Warburton (Milyirrtjarra)

Warburton Ranges Mirlirrtjarra Community is in the Ngaanyatjarra Lands, Gibson Desert, Western Australia. It is located 1,050kms south west of Alice Springs and 920kms north east of Kalgoorlie on the Great Central Road (Outback Way). The aboriginal people in Warburton still go out hunting and gathering bush tucker in traditional ways. The elders teach the young people about the traditional ways of hunting, gathering and cooking of bush tucker, but they also work within the community painting, making artefacts and artglass.

Community Location

Warburton is located 1050 kilometres south west of Alice Springs and 920 kilometres north east of Kalgoorlie on the Great Central Highway.

It is situated between the Gibson Desert (to its north) and the Great Victoria Desert (to its south).

At Latitude 26 degrees, 8 min, 30 sec south

Longitude 128 degrees, 34 min, 51 sec east.

Warburton is 1500 feet above sea level.

The community operates on Western Standard time.


  • A Large Community Store. The store has a full range of dry goods, frozen foods and fruit and vegetables re-supplied fortnightly by the Ngaanyatjarra Agency & Transport Service, Perth.
  • The Community Clinic. Staffed by Ngaanyatjarra Health Service, the clinic trains and employs one Aboriginal Health Worker and one Environmental Health Worker.
  • The Community School. Provides primary and secondary schooling for community students. Has eight teachers and two (FTE’s) Aboriginal Island Education Officers.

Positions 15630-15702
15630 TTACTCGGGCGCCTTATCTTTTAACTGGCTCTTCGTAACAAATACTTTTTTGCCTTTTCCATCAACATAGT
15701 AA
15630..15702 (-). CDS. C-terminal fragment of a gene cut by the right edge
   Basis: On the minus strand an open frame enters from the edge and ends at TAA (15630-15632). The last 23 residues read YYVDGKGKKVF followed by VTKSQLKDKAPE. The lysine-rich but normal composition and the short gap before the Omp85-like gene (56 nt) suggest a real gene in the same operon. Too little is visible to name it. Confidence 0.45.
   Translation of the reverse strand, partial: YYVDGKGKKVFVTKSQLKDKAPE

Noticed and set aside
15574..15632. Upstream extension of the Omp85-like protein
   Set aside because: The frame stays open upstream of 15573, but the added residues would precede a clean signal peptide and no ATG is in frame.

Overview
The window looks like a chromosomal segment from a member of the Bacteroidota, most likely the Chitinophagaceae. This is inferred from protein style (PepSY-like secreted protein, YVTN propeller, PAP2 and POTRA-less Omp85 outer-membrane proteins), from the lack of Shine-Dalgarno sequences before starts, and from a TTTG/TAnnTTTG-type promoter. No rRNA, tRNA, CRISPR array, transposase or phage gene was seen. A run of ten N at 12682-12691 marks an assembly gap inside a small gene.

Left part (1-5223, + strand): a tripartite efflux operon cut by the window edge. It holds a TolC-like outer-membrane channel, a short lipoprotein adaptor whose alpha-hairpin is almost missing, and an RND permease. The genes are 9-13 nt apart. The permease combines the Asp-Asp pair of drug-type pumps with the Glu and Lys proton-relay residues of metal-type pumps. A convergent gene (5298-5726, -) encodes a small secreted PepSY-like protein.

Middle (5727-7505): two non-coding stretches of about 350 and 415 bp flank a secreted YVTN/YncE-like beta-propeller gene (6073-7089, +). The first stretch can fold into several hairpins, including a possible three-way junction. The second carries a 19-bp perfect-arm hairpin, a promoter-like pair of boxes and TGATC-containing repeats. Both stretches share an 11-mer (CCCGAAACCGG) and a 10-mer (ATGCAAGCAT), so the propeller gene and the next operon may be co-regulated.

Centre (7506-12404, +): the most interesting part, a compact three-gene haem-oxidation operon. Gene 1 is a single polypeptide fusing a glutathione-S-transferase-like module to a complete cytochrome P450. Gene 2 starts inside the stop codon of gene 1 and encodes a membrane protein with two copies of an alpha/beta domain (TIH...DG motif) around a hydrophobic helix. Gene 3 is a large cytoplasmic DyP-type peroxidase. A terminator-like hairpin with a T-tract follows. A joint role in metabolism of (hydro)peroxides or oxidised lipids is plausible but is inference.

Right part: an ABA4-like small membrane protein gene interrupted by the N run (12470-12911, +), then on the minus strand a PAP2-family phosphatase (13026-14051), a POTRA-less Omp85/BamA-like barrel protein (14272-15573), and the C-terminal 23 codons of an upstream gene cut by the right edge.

• Church. The community has a non-denominational church.
  • Warburton Workshop/Garage. Provides a vehicle maintenance and repair service for Warburton and other Communities.
  • Warburton Public Swimming Pool. Large pool facility for all residents.
  • Warburton Football Oval. Important youth sports facility. Grassed. Lit.
  • Warburton Arts Facility. The Arts Centre provides supervised art and crafts training and production for fifty or more local producers.
  • Warburton Roadhouse. Has 2 Self contained units, 12 Double ensuites, 11 Single budget, 20 Single ensuites, 2 toilet facilities and one laundry.


Ngaanyatjarraku Shire Office

The Shire of Ngaanyatjarraku administration office is located in Warburton.

Community Services

Law and Order

The Warburton Police Post was serviced by Laverton Police Patrols until March 2005. A Police Station was established within the community and was officially opened by Hon Michelle Roberts, Minister for Emergency Services in December 2005. The Warburton Police Station has four fulltime Police Officers who reside in Warburton.

The Court of Petty Sessions, with two Justices of the Peace presiding, sits weekly, at Warburton, or as required.

The Magistrate visits Warburton from Kalgoorlie every month.

Essential Services

An Essential Services Officer manages the community's power, water and sewerage supply and services.

A large diesel power house provides 24 hour electricity.

Contact Details

Community Address

Warburton Community

PMB 71

via Alice Springs NT 0872.

Telephone Numbers


8956 7642 Fax  8956 7647
Clinic 8956 7685 Fax  8956 7750
Store 8956 7637 Fax  8956 7210
Roadhouse 8956 7656 Fax  8956 7645
Police Post  8955 8300  Fax  8956 7639
Workshop 8956 7684  Fax  8956 7732
School 8956 7651 Fax  8956 7654    
Shire of Ngaanyatjarraku 8956 7966  Fax  8956 7959